© 2005 MLB Advanced Media, L.P. All rights reserved.
09/20/05 8:47 PM ET
Notes: Halsey's learning curve
Southpaw using down time to develop a breaking ball
By Steve Gilbert / MLB.com
PHOENIX -- The Diamondbacks decision to get a look at young starter Dustin Nippert has meant that Brad Halsey, a mainstay of the rotation all year, has pitched just once since Aug. 30. Far from just sitting around, though, Halsey has put the last few weeks to good use, developing a curveball to add to his repertoire. "It's coming along pretty good," said Halsey, who has made 26 starts this year. "Last time I was throwing it on the side, I'd kind of say I had a break through with it, as far as really being able to throw it." Halsey features a fastball, slider and changeup, which range in speeds from 78-90 mph. Pitching coach Mark Davis suggested developing a curveball to make that range even greater, with a breaking ball that comes in at 68-73 mph. So Halsey began toying with the pitch in his work in between starts. While he's made progress, he still has a little ways to go before he uses it in a game. Davis would have liked to have seen him throw one when he came on in relief the other night, but it's one thing to feel good about throwing the pitch on the side and another to throw it in a game. "I want to work on this curveball, but I want to get people out, too," Halsey said. "I have to get over that hump and throw it in a game. In the season, it's tough to stop doing the things that have made you effective and start breaking some new toys so it's something we've been gradually trying to implement." Halsey, who manager Bob Melvin said has shown enough this year to have earned a spot in the rotation heading into next spring, will continue to work on the pitch during his offseason workouts at his home near the University of Texas. Speaking of the rotation: Melvin said that Nippert, Claudio Vargas and Russ Ortiz will start over the weekend against the Padres. "We just wanted to make sure everyone, physically, is where we want them to be," Melvin said of the delay in the announcement. With the club having every Monday in September off and using six starters, the pitchers have been pitching once a week. Big role: The Diamondbacks playoff hopes have faded this month, but they still have a chance to affect the National League West. After completing a three-game set with the Dodgers on Thursday, the Diamondbacks will have three games with the Padres and three with the Giants. It's with that in mind that Melvin will not just run a lineup of younger players out there every night. "You always go out there with an eye on winning the game, period," he said. "At least that's the way I feel." Seen enough: One young player who hasn't gotten a lot of playing time since being brought up from Triple-A Tucson in July is first baseman Conor Jackson. With Tony Clark swinging a hot bat, Melvin has given the veteran the majority of the starts at first. With sporadic playing time, Jackson has hit just .197. "Conor's numbers aren't indicative of what he's going to do down the road," Melvin said. "But I think we've seen some of Conor here to know that this guy is going to hit, probably as early as next year." On deck: The Diamondbacks continue their series with the Dodgers on Wednesday night at Bank One Ballpark. Right-hander Brandon Webb (12-11, 3.73 ERA) rejoined the club on Tuesday after spending the weekend at home in Kentucky following the death of his grandmother. The right-hander will start against former Arizona farmhand Brad Penny (7-9, 3.92 ERA).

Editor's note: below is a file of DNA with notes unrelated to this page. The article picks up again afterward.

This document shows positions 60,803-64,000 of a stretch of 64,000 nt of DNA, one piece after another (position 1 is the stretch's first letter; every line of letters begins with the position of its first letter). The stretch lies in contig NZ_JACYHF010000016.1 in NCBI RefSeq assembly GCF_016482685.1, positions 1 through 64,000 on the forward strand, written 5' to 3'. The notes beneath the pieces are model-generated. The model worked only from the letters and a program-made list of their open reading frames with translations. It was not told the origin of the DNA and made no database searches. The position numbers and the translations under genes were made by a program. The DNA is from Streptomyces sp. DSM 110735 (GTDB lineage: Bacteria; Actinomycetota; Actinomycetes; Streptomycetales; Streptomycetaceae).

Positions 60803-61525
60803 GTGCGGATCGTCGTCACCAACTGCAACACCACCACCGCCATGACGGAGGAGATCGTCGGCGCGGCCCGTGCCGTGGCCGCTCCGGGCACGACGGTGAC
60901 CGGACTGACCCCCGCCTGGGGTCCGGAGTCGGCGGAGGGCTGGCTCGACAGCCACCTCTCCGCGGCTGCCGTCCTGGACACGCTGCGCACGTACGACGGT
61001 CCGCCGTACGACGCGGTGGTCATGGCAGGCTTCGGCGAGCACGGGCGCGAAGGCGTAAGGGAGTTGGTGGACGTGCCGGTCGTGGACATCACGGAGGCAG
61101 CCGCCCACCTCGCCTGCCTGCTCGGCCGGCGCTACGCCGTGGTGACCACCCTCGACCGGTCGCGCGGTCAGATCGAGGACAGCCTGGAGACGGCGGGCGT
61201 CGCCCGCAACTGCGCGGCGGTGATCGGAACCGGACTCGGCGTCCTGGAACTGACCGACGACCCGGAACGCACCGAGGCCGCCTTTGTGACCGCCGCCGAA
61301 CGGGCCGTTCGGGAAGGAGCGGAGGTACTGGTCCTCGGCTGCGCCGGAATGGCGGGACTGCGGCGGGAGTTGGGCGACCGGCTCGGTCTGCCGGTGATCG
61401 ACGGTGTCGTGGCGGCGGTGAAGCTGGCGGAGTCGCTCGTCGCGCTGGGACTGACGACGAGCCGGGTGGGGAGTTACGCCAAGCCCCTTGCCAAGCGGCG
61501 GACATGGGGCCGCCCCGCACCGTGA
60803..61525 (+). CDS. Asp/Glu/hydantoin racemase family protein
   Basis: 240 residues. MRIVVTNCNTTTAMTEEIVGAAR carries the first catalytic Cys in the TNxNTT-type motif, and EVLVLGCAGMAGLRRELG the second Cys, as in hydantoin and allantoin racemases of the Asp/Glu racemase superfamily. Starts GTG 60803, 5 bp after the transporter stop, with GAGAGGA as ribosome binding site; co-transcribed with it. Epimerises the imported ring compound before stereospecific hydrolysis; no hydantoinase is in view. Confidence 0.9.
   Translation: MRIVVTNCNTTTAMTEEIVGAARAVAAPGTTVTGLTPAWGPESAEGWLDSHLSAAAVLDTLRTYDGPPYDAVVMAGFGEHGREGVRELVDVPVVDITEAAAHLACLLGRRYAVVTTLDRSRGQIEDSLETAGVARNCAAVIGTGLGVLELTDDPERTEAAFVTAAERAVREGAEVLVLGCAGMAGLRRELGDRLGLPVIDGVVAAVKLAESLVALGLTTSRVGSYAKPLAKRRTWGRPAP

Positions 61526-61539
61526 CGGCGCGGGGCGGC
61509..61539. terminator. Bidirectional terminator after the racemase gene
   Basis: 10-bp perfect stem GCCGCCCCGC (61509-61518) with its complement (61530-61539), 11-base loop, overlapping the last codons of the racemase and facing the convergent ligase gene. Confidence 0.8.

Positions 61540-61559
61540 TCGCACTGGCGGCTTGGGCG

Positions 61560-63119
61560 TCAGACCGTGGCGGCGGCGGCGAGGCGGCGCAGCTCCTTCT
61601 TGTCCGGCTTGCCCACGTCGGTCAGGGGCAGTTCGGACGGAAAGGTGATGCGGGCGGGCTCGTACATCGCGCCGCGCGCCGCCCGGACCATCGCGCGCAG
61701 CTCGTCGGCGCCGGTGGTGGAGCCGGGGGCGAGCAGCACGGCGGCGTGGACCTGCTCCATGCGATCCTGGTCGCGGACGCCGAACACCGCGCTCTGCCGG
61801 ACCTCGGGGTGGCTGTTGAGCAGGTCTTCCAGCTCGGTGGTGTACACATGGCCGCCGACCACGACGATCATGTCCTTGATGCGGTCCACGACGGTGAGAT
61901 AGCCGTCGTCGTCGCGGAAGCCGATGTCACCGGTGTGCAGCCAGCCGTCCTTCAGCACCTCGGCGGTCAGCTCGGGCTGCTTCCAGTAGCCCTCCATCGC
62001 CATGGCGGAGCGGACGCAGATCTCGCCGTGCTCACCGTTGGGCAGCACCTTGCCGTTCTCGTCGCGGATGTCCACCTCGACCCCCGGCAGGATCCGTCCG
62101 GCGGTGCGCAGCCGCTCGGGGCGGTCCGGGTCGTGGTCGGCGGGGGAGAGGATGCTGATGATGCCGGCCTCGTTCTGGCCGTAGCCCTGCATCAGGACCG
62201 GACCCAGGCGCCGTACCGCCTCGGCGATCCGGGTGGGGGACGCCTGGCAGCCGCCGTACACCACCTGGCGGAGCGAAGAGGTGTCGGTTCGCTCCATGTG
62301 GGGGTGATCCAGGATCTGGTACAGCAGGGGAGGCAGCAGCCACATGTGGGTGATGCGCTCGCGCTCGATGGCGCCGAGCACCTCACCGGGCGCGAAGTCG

Steve Gilbert is a reporter for MLB.com. This story was not subject to the approval of Major League Baseball or its clubs.